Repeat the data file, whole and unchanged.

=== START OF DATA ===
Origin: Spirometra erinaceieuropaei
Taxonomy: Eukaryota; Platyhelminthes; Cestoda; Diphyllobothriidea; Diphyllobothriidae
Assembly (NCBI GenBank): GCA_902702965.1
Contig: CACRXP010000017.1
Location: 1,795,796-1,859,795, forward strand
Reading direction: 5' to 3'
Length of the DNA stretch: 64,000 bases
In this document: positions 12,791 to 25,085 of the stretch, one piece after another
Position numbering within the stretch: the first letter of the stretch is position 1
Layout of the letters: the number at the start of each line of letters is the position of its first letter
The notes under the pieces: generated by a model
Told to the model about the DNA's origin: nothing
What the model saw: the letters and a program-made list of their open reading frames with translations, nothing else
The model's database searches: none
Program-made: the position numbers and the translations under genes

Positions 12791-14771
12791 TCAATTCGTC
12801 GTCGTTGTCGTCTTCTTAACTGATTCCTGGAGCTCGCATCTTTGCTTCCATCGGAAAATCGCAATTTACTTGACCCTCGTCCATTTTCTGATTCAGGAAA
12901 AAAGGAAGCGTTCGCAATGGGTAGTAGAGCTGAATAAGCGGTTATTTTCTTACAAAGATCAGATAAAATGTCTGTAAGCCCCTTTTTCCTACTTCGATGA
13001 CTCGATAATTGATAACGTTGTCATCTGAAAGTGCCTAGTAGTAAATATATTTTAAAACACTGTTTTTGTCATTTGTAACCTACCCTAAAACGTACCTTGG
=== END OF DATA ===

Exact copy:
Origin: Spirometra erinaceieuropaei
Taxonomy: Eukaryota; Platyhelminthes; Cestoda; Diphyllobothriidea; Diphyllobothriidae
Assembly (NCBI GenBank): GCA_902702965.1
Contig: CACRXP010000017.1
Location: 1,795,796-1,859,795, forward strand
Reading direction: 5' to 3'
Length of the DNA stretch: 64,000 bases
In this document: positions 12,791 to 25,085 of the stretch, one piece after another
Position numbering within the stretch: the first letter of the stretch is position 1
Layout of the letters: the number at the start of each line of letters is the position of its first letter
The notes under the pieces: generated by a model
Told to the model about the DNA's origin: nothing
What the model saw: the letters and a program-made list of their open reading frames with translations, nothing else
The model's database searches: none
Program-made: the position numbers and the translations under genes

Positions 12791-14771
12791 TCAATTCGTC
12801 GTCGTTGTCGTCTTCTTAACTGATTCCTGGAGCTCGCATCTTTGCTTCCATCGGAAAATCGCAATTTACTTGACCCTCGTCCATTTTCTGATTCAGGAAA
12901 AAAGGAAGCGTTCGCAATGGGTAGTAGAGCTGAATAAGCGGTTATTTTCTTACAAAGATCAGATAAAATGTCTGTAAGCCCCTTTTTCCTACTTCGATGA
13001 CTCGATAATTGATAACGTTGTCATCTGAAAGTGCCTAGTAGTAAATATATTTTAAAACACTGTTTTTGTCATTTGTAACCTACCCTAAAACGTACCTTGG